I have never related to someone more than Liz.Continue reading “Tomboy: A Graphic Memoir”
A graphic novel about a group of friends in their thirties that’s fun and messy just like the real thing.
I gotta say, I do love a queer found family. This book starts us off with a friend meal where we establish the characters and what their current wants are. Each character is unique and has their role to play, and I loved that while there were clearly defined character roles, there were enough blurred lines to accurately reflect how people in real life don’t just fall into neat character boxes.
The main plot of this is about how all of these friends keep themselves above water while navigating really difficult aspects of their lives. Chris is a recently divorced single parent, Elise has a crush on her boss and is desperate for a promotion, Jo works at a rock camp with kids and also has a dominatrix “OnlyFans”, and Alex is an artist that seems to never have money or worry about money. In order to help each other find love, they decide to host an old adults only night at a queer club. Which sounds fun, but things may not go as planned.
I enjoyed seeing these characters interact, and I enjoyed watching them make good and bad decisions for their lives. The character relationships felt very real. They lifted each other up, but also let each other down. Personally, I believe it is important to show that while we love people, we can do a bad job of showing it. AND when we don’t communicate our needs and expect people to read our minds, we get hurt. All valuable lessons to be learned.
My biggest gripe with this book is that there is one relationship that is Not Good and no one calls it out for what it is. One person does say that it’s a bad idea for a specific reason, but not for the other very valid and very real reasons. Like… this is not a good idea for many reasons people!!! We should not be letting our friends do something like this! (Obviously our friends are independent people who make their own decisions, but I would definitely sit my friend down and tell them how bad of an idea this is.)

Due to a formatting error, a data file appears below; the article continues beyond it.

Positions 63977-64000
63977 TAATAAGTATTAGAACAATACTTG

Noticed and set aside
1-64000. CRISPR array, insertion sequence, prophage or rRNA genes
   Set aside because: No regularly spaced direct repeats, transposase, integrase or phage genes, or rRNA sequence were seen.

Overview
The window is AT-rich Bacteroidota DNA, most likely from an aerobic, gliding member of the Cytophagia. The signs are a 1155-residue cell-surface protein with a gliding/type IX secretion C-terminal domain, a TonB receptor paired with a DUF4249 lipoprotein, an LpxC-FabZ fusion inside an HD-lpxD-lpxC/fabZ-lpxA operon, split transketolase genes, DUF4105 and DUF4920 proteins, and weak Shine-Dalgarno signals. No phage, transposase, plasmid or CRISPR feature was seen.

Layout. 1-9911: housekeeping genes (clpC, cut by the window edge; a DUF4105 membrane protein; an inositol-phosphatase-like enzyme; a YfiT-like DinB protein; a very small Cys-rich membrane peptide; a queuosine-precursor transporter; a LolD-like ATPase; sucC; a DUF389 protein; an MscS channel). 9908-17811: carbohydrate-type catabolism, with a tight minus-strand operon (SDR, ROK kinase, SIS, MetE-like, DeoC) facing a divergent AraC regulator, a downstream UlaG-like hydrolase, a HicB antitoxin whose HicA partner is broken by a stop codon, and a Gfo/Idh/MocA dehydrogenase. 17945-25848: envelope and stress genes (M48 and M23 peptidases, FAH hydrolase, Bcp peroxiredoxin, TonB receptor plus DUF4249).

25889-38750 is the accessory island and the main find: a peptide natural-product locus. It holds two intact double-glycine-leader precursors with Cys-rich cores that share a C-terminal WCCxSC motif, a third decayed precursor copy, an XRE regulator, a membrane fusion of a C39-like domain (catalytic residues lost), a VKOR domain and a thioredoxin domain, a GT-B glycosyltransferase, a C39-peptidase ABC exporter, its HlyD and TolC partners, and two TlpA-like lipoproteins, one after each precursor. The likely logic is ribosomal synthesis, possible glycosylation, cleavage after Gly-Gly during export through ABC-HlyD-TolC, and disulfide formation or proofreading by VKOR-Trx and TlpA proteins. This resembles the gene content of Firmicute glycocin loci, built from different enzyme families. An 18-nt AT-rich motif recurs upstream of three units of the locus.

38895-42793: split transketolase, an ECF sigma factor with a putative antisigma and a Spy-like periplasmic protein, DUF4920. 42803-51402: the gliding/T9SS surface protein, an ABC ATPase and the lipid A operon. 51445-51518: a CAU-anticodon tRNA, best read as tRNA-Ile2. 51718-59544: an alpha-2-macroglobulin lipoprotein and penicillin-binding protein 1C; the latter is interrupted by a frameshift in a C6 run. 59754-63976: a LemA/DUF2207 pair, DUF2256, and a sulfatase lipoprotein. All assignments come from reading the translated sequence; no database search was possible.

If you enjoy graphic novels and stories about queer people in their thirties, I think there is no other place to look than right here. Mimosa is fun and hard-hitting and will make you smile and shake your head. Give this a go if for no other reason than to support nonbinary authors.
Weasels in the Attic
Three separate yet connected short stories that show the cultural expectations of women.Continue reading “Weasels in the Attic”
Moon of the Crusted Snow
It’s the end of the world, but an isolated Anishinaabe tribe doesn’t know it… yet.Continue reading “Moon of the Crusted Snow”
If you’ve ever wanted to be a mermaid, or believed your true form was a mermaid, then I think you’ll relate to our main character in this story.Continue reading “Chlorine”
A collection of creepy, feminist short stories from one of my new favorite authors. What more could I want?Continue reading “Salt Slow”
A modern day vampire who is just as lost as the rest of us, but is maybe dealing with a challenge that none of us have.Continue reading “Woman, Eating”
If you want to read a book with a refreshing perspective, then pick this book up.Continue reading “True Biz”
Weaving together different forms of art with gender exploration, Endpapers sets out to ask us: Who are we?Continue reading “Endpapers”
I’ve been OBSESSED with The Last of Us on HBO, and I heard that The Road by Cormac McCarthy was a great book to read if you like the show. That’s all I needed to hear in order to pick it up.Continue reading “The Road”